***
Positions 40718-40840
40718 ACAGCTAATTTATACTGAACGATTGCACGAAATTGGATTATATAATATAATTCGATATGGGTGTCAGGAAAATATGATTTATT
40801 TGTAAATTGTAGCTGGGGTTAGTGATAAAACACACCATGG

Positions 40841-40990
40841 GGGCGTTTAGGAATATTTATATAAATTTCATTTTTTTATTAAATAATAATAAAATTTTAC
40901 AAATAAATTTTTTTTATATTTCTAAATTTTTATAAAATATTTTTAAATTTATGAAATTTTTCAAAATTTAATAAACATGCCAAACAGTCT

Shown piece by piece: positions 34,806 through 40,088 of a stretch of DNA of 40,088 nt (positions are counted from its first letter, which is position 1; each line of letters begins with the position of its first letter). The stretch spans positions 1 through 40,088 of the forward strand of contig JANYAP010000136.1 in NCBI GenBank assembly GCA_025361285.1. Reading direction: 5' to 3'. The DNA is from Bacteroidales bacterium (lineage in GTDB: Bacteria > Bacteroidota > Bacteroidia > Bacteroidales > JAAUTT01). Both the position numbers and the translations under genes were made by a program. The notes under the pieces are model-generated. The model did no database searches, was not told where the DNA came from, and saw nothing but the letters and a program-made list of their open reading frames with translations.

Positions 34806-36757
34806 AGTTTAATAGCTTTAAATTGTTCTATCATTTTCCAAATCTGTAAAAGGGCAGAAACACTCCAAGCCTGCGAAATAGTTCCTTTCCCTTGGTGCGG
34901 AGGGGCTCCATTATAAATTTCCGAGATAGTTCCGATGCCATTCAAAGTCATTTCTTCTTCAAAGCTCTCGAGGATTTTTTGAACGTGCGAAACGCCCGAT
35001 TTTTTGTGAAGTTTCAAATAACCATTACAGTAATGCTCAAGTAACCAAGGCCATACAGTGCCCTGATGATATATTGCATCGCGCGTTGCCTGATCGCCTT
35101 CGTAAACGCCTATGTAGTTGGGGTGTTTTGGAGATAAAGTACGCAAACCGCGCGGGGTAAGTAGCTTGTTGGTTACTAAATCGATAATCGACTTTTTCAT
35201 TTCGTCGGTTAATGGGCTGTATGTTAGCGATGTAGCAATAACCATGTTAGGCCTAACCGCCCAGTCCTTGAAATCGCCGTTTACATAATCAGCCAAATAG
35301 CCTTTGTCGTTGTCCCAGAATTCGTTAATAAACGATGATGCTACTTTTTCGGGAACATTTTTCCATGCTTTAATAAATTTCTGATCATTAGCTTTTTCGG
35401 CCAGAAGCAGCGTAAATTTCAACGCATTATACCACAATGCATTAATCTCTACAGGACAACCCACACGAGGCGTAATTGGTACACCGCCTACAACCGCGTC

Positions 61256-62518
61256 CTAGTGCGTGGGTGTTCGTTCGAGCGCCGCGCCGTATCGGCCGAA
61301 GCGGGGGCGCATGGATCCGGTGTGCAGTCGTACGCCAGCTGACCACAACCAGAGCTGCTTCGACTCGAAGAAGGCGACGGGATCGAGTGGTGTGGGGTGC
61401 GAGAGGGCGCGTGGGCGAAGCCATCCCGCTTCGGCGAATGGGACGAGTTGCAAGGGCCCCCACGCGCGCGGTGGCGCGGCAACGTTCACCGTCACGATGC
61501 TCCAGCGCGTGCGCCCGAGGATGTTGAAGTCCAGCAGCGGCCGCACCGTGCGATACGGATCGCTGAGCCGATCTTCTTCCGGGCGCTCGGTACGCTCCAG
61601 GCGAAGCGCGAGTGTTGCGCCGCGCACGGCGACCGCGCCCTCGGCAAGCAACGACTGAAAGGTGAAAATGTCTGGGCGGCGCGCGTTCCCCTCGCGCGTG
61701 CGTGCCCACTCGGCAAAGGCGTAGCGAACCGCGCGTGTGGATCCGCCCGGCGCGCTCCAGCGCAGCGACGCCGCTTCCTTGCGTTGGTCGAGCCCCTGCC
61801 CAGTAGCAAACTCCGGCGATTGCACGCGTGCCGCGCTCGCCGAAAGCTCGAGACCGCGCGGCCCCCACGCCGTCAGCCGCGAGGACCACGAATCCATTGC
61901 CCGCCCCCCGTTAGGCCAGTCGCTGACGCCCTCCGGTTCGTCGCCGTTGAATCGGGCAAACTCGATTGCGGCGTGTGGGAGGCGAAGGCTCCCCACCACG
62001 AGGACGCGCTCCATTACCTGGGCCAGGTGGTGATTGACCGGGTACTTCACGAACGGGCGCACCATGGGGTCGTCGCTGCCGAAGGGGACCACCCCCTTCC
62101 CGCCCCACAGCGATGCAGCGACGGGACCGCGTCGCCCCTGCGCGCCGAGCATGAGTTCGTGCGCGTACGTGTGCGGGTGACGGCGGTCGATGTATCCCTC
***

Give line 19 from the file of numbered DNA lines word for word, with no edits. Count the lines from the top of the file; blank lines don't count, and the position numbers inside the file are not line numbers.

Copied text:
61401 GAGAGGGCGCGTGGGCGAAGCCATCCCGCTTCGGCGAATGGGACGAGTTGCAAGGGCCCCCACGCGCGCGGTGGCGCGGCAACGTTCACCGTCACGATGC